Out here in the modern world, shit is more complicated. Now we’re as likely to source our stress not from concerns over how we’ll find enough food to survive the winter, but from how our ass looks in a pair of fluorescent yellow jeggings. Times have changed, but in the relatively short time that they have, our biology hasn’t caught up -- our bodies are still responding to stress as they did when feeling anxious was a matter of life or death, and not just whether we’d manage to score good seats for the inevitable Spice Girls reunion tour.

As a result, this recent Journal of Obesity study has the unfortunate task of informing you that it’s no longer enough to worry about being fat; now you must also worry about your worries over being fat making you fat.

It’s like some evil fairy has given you the power to physically manifest anything you imagine, and then immediately tells you, “Don’t think about a sentient 50-foot homicidal green glitter dildo going on a murderous rampage through the city where you live, crushing pedestrians under its massive, pulsating glans with an ominously arrhythmic thud that you can feel trembling in the very soil beneath your feet for miles around.” You will IMMEDIATELY start thinking about that dildo. In your panic, you probably won’t be able to think of anything else.

With this particular case it’s actually worse, because we’re all still being told -- however indirectly -- that we must continue to worry about becoming or being fat, but now we’re also being told not to worry about it, or rather, that we should add to our worries the worry over the worrying. But here’s a radical idea.

Just stop.

I KNOW, this sounds like a bananas notion. Who would have considered a lot of the stress we feel around the size and shape of our bodies could be expunged just by our simply deciding not to freak out about it anymore? But even science says that if only we can stop worrying about being fat so much, we will all probably feel better, and for some of us, possibly even wind up gaining less weight in the long run (not to mention avoid all the other health problems too much stress can lead to, regardless of your weight).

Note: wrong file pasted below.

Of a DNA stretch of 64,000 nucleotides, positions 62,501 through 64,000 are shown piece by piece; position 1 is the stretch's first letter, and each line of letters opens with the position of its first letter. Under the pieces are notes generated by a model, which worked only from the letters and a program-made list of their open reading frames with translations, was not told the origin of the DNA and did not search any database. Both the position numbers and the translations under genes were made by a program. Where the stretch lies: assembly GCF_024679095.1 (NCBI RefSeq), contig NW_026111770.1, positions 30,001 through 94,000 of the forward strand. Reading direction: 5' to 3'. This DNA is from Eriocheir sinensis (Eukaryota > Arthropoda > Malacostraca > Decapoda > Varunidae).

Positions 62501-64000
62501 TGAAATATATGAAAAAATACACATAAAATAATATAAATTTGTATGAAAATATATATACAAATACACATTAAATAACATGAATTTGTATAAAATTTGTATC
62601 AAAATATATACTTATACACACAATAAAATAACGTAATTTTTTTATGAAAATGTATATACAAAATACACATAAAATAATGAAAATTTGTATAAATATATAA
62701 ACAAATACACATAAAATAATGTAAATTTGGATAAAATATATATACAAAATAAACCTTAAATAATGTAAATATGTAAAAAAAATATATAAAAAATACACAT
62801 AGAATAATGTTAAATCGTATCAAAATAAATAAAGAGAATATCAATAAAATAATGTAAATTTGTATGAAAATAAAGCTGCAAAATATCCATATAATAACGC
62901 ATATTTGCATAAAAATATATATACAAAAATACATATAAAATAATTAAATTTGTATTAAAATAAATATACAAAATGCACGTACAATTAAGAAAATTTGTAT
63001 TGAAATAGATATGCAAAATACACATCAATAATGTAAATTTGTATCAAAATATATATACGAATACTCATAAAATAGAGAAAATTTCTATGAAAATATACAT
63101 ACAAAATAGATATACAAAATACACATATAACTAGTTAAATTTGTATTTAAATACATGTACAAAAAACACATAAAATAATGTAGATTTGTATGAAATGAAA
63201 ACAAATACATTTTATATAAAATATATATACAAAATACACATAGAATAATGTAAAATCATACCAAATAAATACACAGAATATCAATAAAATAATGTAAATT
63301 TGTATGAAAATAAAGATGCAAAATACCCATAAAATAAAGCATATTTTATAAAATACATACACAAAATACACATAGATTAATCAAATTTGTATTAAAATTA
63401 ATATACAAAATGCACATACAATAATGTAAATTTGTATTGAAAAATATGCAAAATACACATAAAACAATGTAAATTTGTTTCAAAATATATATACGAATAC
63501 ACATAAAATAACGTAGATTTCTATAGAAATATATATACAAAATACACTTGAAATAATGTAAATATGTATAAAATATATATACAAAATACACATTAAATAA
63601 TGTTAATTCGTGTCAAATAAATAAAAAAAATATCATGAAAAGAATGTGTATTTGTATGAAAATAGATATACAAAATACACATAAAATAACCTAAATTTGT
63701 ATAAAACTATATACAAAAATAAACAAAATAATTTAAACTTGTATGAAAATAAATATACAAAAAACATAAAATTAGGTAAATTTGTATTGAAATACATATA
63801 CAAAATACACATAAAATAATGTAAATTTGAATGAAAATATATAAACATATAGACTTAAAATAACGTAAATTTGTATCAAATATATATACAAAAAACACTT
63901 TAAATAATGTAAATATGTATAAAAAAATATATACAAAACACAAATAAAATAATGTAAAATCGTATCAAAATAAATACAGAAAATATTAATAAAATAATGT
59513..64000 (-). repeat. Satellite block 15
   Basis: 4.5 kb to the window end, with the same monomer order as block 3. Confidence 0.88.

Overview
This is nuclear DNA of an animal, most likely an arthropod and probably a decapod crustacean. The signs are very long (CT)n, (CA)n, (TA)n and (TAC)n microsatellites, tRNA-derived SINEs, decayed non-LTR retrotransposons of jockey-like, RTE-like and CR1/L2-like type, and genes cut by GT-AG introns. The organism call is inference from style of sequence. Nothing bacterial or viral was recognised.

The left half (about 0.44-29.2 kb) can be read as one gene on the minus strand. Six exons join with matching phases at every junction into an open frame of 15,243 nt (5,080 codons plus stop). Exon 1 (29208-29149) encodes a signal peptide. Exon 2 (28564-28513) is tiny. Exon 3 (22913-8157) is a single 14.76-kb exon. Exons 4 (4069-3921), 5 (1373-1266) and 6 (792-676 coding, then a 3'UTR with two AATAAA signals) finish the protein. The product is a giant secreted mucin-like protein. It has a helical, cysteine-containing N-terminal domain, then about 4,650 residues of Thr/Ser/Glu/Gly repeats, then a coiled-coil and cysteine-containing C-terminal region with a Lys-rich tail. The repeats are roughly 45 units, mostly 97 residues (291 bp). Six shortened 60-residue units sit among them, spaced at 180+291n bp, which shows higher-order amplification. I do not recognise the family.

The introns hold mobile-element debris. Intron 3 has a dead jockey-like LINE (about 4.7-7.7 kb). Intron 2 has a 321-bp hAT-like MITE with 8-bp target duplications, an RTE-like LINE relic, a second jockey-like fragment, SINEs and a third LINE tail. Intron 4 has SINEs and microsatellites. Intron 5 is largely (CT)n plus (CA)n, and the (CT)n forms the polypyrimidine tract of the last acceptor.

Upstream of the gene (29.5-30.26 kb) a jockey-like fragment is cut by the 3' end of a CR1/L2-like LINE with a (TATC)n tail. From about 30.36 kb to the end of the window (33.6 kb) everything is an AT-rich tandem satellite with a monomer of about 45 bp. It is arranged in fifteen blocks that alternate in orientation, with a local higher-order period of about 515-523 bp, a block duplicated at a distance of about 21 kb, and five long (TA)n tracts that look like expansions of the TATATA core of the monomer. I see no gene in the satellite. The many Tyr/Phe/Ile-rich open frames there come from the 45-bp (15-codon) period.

We could replace the fat worry with something else, something constructive, like, say, hmm, feeling good and subjectively healthy and strong in our bodies regardless of what they currently looks like. We could even spend some of that reclaimed worry-energy on positive reinforcement of the things we like about our bodies, and on being kinder, both to ourselves and to each other, and on not using “fat” as a negative or a pejorative, but as a neutral descriptor.

I am aware that saying “Just stop,” and actually stopping are two very distinct processes, especially considering that, for many people -- and women in particular -- this concern over body size is something we learned to incorporate into our self-assessment very early in life, and is a practice we have grown comfortable with, to the extent that in some cases we may not want to give it up.

So instead of suggesting we all stop, right now, forever, I’m going to suggest we stop for one day. Call it a social experiment. Set your alarm for it. I want to know if you can spend one day refusing to worry about being fat, or getting fat, or any other perceived imperfection of your body. When the worry appears, react as a fat-neutral zen monk might: Acknowledge its presence, and let it drift away as a cloud. Don’t focus on it.

Maybe even try to counteract it by turning your attention to something you love about your body -- and if there’s nothing you love about your body, then say no to the worry on the basis of being self-compassionate. Or think about the giant green glitter homicidal dildo, and laugh at how absurd it is to harm our health with our worries over potentially harming our health, or being unhappy with our appearance, which is a necessarily unreliable and changeable thing.

Do you think you can do this for one day, maybe on a weekly basis, just to see how it makes you feel? Declare a particular day as a self-loathing-free day. Put yourself on a once-a-week diet when it comes to body-related shame and anxiety. Report back here if you like. If you guys are really into it, I’ll make a weekly open thread to discuss strategies and experiences.

We all have to start somewhere, right? Why not start here.